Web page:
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Archives: March 2012

What’s The Equivalent Of ‘Ink By The Barrel’ On The Internet?

One of my all-time favorite journalism quotes, often misattributed to Mark Twain, goes something like:


“Never pick a fight with a man who buys ink by the barrel and paper by the ton.”



The actual phrasing, history and correct attribution of this quote, commonly called “Greener’s Law,” are hard to determine. (That page actually has a lot of good info on the history and variations, if you’re into that.)

The idea is generally, it’s a bad idea to argue with someone that wields so much power and influence as a daily newspaper (or at least, as much as the newspaper once did in many communities). Today, however, there are so many different forms of media outlets that the newspaper itself doesn’t hold so much power.

So, while figuring out who first said it and how might not be something we can do in hindsight, I thought — inspired by a blog post on the topic by Peter Lewis — it would be fun to look forward instead and figure out what the new media equivalent would be. I’m sure the 10,000 Words readership has a few fun ideas for the next incarnation of this phrase.

How would you adapt this idea to the modern media?

Here are a few fun suggestions from Lewis, myself and others:

  • Never pick a fight with someone who buys their bandwidth by the gigabyte. (From Darrell Patrick)
  • Never pick a fight with someone who gets more than a million uniques a month (From Lewis)
  • Never pick a fight with someone who has a black belt in SEO techniques (Lewis)
  • Never pick a fight with someone who has more than 500,000 Twitter followers (Lewis)
  • Never pick a fight with someone who has a camera and a Twitter following
  • Never pick a fight with someone who collectively goes by Anonymous
  • Never pick a fight with someone who knows how to use the Internet better than you
  • Never pick a fight with someone who isn’t above hacking into your voicemail for a scoop
  • Never pick a fight with someone who has compromising photos, video or audio you
  • Never pick a fight with someone who has access to Google to prove you wrong immediately

Send in your suggestions and I can append them to this list.

Writers Wanted at Bloomberg Businessweek (No MBAs Required)

You’re not the only one intimidated by the Bloomberg Businessweek name. In’s latest How To Pitch article, editors admit that, despite the brand’s cachet, they aren’t inundated with freelance pitches — good news if you’re looking to land a byline there.

“Ultimately we want someone to spin a really great yarn that happens to be of interest to business readers,” explained features editor Sheelah Kolhatkar.

To find out which sections of Bloomberg Businessweek are the most freelancer-friendly and for a list of all editors accepting pitches, check out How To Pitch: Bloomberg Businessweek.

In Defense of Studying Social Media

Much is being said lately about the impact that social media is having on how business is done both in this country and worldwide.

As social media has become more integrated into how businesses promote themselves, buy advertise, market at various levels, it has caused a seismic shift in what platforms get priority over others.

This seismic shift has created a ripple effect in the way that marketing, public relations, communications and journalism is taught by colleges in the U.S.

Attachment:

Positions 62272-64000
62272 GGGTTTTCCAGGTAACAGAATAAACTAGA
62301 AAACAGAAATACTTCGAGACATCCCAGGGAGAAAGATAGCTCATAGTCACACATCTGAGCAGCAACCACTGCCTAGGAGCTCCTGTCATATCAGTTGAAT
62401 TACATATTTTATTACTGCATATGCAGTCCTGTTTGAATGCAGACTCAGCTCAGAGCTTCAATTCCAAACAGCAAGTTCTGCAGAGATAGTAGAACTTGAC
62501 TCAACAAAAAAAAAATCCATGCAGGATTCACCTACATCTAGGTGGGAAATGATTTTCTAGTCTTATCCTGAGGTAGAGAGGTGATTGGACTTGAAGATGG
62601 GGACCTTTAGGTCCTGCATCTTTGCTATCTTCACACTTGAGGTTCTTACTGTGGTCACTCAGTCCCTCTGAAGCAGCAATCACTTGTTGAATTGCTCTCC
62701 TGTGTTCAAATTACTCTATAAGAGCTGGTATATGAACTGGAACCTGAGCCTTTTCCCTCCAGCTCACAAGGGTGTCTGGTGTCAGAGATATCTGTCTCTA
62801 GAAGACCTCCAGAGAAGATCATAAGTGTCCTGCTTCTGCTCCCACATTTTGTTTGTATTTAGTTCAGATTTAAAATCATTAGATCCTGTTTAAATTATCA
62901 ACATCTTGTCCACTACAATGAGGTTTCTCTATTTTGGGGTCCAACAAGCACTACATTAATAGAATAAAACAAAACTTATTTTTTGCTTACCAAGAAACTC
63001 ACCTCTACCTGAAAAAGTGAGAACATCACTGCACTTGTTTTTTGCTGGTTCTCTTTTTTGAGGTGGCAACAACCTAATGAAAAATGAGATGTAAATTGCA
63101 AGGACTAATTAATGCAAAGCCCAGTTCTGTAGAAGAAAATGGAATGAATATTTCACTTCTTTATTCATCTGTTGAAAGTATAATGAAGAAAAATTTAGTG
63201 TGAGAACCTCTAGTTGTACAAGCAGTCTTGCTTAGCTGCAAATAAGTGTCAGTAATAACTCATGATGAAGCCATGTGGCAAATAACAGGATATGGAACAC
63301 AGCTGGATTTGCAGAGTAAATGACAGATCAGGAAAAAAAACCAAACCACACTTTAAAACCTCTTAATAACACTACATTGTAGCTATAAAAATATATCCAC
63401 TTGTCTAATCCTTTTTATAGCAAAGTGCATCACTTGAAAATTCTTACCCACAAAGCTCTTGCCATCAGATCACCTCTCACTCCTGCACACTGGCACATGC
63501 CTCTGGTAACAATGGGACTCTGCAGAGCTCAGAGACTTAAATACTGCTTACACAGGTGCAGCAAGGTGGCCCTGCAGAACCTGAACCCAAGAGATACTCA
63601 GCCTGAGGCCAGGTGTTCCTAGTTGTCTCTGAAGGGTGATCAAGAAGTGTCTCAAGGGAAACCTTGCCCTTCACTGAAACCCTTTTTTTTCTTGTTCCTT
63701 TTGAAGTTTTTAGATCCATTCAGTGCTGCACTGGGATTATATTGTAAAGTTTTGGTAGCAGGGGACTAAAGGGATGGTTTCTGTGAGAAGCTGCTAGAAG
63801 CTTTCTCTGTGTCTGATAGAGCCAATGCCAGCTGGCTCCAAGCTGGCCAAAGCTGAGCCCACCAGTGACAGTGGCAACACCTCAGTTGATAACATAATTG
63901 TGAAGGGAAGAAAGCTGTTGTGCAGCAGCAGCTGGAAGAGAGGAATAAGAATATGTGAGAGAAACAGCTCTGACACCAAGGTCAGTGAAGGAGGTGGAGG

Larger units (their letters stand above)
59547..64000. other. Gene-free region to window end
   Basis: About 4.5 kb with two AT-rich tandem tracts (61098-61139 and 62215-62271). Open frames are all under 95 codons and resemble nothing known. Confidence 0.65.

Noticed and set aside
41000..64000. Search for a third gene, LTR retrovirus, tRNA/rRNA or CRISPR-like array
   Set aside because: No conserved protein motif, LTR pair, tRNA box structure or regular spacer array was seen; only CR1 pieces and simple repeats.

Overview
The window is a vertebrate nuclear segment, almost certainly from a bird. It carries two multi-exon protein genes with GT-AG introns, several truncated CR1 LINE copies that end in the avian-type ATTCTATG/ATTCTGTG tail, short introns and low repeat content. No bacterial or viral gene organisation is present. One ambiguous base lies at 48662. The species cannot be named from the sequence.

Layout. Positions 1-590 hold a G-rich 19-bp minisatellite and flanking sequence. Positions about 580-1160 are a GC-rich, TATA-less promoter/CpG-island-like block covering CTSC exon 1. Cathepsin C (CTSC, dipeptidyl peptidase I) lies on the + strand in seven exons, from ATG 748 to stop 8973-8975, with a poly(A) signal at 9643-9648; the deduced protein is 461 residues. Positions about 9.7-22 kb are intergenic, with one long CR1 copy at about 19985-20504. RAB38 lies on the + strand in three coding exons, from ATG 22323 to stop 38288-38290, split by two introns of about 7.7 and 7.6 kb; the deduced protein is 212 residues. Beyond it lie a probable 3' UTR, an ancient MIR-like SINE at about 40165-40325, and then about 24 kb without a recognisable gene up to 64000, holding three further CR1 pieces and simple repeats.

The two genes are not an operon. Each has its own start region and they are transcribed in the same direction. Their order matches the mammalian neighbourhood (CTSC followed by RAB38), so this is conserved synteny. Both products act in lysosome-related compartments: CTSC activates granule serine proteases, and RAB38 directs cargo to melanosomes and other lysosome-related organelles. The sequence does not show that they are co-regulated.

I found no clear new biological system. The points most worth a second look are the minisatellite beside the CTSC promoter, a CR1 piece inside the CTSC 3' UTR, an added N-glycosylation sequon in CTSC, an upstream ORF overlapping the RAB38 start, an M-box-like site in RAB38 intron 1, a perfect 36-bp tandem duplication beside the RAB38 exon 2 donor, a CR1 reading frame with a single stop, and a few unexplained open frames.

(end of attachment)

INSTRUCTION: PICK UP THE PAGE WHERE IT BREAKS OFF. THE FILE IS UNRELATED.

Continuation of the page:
Many universities are faced with two options: integrate social media into their current curriculum, or teach it separately as a specialism, with a certificate or even a separate major.

Read more

How The Wall Street Journal Uses Pinterest

While Pinterest is taking many newsrooms by storm, there may still be some editors who are hesitant or unsure about how to go about using the online scrapbooking site. Why not take a page — or in this case a board — from The Wall Street Journal?

Recently, the venerable news organization started experimenting with how to use Pinterest and created a Quotes board. Its description partially reads: “Editors are pinning memorable quotes appearing in The Wall Street Journal.”

Each pin is an image of a quote from a recent WSJ story shown floating over a column of blurred out text, much like pull-quotes do in an actual story. A short description accompanies each pin, allowing the quote to stand alone. By clicking on an individual quote, readers/pinners are taken to the original story it was published in.

“There are so many memorable soundbites out there,” said Brian Aguilar, a social media editor at the news organization who helped come up with the idea for the board. ”This gives you the opportunity to really highlight them and pique people’s interest in a story.”

This board can easily be replicated in newsrooms everywhere. I spoke (via email) with Aguilar to learn more about the board’s inspiration, how the images are created, and why the WSJ team isn’t worried about Pinterest and copyright issues.  Read more

Tap Into Your Southern Roots for South

If you’ve got a place in your heart for Southern traditions (hold the fried chicken stereotypes, please), you could land a byline in South.

This Savannah, Georgia-based pub concentrates on highlighting remarkable Southerners and any brand new establishments and trends happening in the Creative Coast. (Think that Southern belle who made it big, or that hip, new designer from Nashville who’s got the fashion world buzzing.)

“The pub has an entire section dedicated to profiles on interesting Southern characters which definitely lends itself to outside ideas,” said managing editor Lauren Hunsberger. ”The characters, events, culture and stories are second to none and provide for some of the best reading in the world.”

For more on word count and which sections are open to freelancers, read How To Pitch: South.